In Homer’s Odyssey, Odysseus returns to Ithaca after ten years fighting at Troy and another ten years struggling to get home. He comes disguised as a beggar and has to suffer his house filled with glutinous suitors vying for the hand of his wife, Penelope. In Book 23, Odysseus finally removes his disguise after defeating the suitors and struggles to reunite with his wife after so long away. This scene is one of the most moving and poignant in ancient literature and can inspire questions about how Americans deal with the issues affecting the returning warrior today.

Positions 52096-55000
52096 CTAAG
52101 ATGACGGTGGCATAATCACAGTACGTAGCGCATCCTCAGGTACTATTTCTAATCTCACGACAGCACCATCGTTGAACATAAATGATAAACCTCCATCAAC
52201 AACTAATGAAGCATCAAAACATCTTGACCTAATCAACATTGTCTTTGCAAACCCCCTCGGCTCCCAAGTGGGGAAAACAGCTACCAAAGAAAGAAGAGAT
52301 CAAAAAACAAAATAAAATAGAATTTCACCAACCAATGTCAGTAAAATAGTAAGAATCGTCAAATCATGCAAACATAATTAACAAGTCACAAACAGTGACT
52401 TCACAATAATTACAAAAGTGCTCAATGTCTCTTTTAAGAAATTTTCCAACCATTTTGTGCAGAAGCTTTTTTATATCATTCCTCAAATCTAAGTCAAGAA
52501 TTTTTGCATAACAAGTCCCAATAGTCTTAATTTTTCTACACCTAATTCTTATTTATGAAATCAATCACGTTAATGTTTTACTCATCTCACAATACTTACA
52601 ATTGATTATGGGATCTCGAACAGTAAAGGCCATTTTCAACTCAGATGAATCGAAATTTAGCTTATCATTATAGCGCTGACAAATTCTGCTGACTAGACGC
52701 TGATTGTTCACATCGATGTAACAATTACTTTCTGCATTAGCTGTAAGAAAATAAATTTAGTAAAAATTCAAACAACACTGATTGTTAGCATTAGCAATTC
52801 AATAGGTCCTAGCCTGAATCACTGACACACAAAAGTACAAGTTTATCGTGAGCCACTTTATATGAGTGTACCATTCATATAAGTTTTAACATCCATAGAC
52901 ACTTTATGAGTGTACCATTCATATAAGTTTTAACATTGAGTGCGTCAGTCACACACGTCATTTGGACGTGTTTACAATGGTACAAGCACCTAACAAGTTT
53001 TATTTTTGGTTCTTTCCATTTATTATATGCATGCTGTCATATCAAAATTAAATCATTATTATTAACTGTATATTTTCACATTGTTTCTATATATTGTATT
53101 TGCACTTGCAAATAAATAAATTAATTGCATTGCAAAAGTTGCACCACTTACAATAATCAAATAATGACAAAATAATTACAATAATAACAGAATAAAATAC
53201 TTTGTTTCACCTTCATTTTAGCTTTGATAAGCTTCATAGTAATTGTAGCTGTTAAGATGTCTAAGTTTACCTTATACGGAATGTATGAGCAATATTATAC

What happens when a person is trained to fight and kill in the name of his or her country, is exposed to often horrific scenes of destruction, has to deal with inhumane sights and sounds on a daily basis and then returns home to the civilian population? Do we expect veterans to lay their service aside as they enter civilian life, or will they be always changed by their experiences of war? How do we as a society “restore” our warriors, acknowledging and accepting their experiences while welcoming them home? What can civilians learn from the returning veteran about war, and does dialogue with veterans change the way we think about warfare? How can veterans from earlier wars help and advise the recent flood of new veterans returning home and how has battle changed over the years? Is it still fundamentally the same as when the mythological Odysseus sailed on Troy in the Greek Bronze Age?